March 29, 2023

Let's talk about ankle sprains

Let's talk about ankle sprains and a new tool recently released that I highly recommend for rehab as well as addressing overall balance and stability for health and longevity training.

Many of us have had an ankle sprain or two in our lives.

Every injury is unique, and the anticipated sprained ankle recovery time will vary depending on the severity of the sprain. That said, most ankle sprains will heal within a week or two with proper rest and protection from further injury. More severe ankle sprains may require a month or longer to heal
Over time, torn or overstretched ligaments may lead to ankle instability. Unfortunately, a less stable ankle joint is more likely to sustain additional sprains and injuries in the future, creating a chronic issue.

For best outcomes Ankle sprains are best treated aggressively at the start no matter the grade of the sprain. The acronym RICE still applies : REST, ICE, COMPRESSION, and ELEVATION.

Resting the foot may involve the use of crutches, braces, or bandages to assist with mobility. For the first 48 to 72 hours following an ankle sprain, ice therapy can be used to constrict the blood vessels, reducing blood flow to the ankle and surrounding tissues. This will minimize swelling and reduce the overall recovery time. Ice packs are effective for this purpose, but they should always be wrapped in a layer of fabric to create a partial buffer just above to skin, and ice therapy treatments should be limited to 20 minutes or less. As a general rule, rest, ice, compression, and elevation should be used for the first 48 to 72 hours following an injury, although it may be necessary to rest the joint and use assistive devices for a longer period of time.

Check out my amazon store for my recommendations for ankle supportive devices post sprain:

Here are my top recommended supplements/herbs for pain and repair:
( you can find these on my amazon store:

curcumin, nettle leaf, magnesium, lemon balm, california poppy, zinc, vit C, MSM and arnica homeopathic, Calendula cream, topricin homeopathic

I find that rehabbing a sprained ankle is key to prevent long term chronic pain and instability. Physical Therapy may be required.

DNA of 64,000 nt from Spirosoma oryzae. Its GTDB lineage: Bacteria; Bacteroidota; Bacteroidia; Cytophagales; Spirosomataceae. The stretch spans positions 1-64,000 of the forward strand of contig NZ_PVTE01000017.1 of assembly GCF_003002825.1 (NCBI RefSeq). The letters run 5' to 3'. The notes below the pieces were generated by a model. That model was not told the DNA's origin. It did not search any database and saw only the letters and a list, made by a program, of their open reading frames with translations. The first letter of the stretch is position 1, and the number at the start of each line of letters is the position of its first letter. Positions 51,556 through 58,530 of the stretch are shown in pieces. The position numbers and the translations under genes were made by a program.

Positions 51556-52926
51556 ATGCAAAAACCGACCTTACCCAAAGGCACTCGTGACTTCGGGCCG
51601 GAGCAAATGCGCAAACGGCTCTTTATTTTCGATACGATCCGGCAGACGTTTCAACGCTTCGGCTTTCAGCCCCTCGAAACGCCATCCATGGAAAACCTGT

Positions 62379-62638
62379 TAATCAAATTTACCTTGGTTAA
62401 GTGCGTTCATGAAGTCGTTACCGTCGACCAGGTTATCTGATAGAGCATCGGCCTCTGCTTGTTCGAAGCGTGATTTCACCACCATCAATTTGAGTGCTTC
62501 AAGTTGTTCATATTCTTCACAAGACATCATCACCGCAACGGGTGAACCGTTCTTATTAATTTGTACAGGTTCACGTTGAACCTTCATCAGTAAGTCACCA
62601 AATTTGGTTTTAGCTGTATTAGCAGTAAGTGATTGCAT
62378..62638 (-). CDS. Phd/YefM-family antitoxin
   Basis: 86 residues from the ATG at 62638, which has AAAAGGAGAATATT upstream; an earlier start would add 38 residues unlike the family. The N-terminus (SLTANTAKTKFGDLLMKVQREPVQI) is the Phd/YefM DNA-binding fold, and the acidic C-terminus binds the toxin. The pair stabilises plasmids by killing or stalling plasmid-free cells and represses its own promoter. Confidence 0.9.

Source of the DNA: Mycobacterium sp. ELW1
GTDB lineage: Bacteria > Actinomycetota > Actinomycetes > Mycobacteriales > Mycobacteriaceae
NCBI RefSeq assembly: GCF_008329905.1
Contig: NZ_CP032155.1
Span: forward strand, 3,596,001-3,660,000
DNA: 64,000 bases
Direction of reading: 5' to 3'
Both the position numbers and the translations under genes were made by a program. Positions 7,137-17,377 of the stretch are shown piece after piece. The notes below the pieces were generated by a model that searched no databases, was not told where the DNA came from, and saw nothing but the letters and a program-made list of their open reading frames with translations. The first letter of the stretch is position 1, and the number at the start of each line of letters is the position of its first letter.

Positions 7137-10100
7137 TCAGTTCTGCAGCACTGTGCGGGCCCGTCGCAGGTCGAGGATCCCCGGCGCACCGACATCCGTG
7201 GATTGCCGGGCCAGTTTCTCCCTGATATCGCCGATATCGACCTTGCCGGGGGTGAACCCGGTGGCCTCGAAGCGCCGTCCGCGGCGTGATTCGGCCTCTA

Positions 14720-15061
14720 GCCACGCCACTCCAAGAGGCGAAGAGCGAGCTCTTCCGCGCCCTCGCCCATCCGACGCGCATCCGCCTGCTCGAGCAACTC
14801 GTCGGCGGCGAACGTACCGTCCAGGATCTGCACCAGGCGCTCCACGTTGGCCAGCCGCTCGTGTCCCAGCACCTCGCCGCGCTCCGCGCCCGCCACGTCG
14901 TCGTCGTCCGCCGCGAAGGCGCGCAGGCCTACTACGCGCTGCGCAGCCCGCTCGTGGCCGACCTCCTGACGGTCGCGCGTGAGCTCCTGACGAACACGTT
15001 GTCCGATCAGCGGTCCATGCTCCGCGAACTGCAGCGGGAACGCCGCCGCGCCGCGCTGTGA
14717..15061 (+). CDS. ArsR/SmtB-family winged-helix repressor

New Product for at home rehab: Naboso Kinesis Board

Kinesis Board

Over the years, ankle rehabilitation has been pretty consistent with the standard physical therapy protocol involving "proprioceptive training". Some of the most common proprioceptive training modalities include wobble boards, dyna discs and the Bosu; all of which are forms of instability training. As of late, studies have shown inconsistencies in the results.

Due to this inconsistency, it was questioned if perhaps the answer to ankle rehab was not proprioceptive but rather mechanoceptive?

Mechanoception is a type of exteroceptor that is found on the plantar foot and palmar hand. These nerves respond to mechanical deformation which when stimulated communicate with the somatosensory cortex to build foot and body awareness.

There are a few key stimuli that are involved in the mechanoceptive system. Skin Stretch, Vibration, and Texture.

The detection of texture or two-point discrimination, such as that created by Naboso products, is an SA1 Merkel Disc stimuli which has been shown to play an integral role in quiet stance and the control of medial lateral sway.

The Naboso Kinese board (Kinesis Board) includes:

  • dual sensory stimulation, a micro-wobble system and a single-leg platform.
  • Micro-Wobble System
  • Unlike your average wobble board, the Kinesis Board intentionally focuses on micro wobbles to stimulate the nerves of the ankle, creating faster joint position sense.
  • Dual Sensory Stimulation
  • Bring the power of mechanoception to your balance training with their textured platform. Combined with proprioceptive stimuli, you can expect higher nerve stimulation with the Kinesis Board.
  • Single Leg Platform
  • Training balance on one leg is after all, how we use balance during our daily movements. This is why the Kinesis Board is designed for one leg at a time.
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